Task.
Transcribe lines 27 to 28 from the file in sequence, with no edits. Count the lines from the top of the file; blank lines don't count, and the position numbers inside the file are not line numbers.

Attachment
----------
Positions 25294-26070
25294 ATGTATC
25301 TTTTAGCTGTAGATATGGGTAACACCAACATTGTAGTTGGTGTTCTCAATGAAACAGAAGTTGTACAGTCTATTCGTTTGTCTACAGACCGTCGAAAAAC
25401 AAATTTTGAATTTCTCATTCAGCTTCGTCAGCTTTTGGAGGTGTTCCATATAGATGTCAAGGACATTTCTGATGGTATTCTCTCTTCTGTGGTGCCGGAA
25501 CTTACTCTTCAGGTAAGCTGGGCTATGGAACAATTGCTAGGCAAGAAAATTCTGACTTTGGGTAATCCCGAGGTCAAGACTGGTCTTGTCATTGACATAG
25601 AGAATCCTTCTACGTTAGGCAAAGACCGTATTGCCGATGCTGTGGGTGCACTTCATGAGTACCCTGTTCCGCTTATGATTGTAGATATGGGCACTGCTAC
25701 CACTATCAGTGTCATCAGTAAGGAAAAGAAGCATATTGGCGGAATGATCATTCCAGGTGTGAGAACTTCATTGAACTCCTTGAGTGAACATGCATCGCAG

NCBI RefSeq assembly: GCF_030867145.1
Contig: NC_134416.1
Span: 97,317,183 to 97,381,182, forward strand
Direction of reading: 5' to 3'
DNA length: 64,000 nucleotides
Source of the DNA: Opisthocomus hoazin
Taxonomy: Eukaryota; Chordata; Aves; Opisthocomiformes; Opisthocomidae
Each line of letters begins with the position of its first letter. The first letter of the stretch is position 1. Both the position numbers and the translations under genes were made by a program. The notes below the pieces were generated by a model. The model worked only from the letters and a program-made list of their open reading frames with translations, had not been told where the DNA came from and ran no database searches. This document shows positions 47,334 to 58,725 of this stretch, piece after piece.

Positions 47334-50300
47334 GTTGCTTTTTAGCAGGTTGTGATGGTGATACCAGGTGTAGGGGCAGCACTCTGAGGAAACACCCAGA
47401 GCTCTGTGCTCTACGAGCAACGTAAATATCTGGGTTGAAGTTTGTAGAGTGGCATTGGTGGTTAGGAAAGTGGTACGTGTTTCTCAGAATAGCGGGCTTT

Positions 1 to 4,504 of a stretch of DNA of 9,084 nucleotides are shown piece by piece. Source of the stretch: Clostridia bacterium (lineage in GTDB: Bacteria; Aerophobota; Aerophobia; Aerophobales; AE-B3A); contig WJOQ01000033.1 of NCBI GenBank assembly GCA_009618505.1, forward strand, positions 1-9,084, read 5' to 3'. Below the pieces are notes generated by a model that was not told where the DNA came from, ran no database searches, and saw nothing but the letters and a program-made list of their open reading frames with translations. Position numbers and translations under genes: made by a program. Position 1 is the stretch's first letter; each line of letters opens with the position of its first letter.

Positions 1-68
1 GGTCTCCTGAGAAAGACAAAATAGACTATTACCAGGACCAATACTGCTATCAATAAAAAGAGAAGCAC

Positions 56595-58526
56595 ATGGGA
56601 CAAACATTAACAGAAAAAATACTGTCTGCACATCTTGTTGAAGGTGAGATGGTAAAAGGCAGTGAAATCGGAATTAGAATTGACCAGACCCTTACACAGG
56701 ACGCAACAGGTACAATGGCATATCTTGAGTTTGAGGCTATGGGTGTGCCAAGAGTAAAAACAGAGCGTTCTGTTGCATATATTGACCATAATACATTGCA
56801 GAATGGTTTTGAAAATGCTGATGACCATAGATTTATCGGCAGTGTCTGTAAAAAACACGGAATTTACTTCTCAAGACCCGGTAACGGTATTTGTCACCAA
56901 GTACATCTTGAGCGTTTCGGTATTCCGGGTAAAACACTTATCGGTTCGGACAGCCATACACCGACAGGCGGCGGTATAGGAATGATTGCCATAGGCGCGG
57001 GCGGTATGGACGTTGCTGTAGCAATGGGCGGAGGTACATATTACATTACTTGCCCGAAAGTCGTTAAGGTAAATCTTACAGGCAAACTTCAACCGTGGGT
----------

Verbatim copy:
56901 GTACATCTTGAGCGTTTCGGTATTCCGGGTAAAACACTTATCGGTTCGGACAGCCATACACCGACAGGCGGCGGTATAGGAATGATTGCCATAGGCGCGG
57001 GCGGTATGGACGTTGCTGTAGCAATGGGCGGAGGTACATATTACATTACTTGCCCGAAAGTCGTTAAGGTAAATCTTACAGGCAAACTTCAACCGTGGGT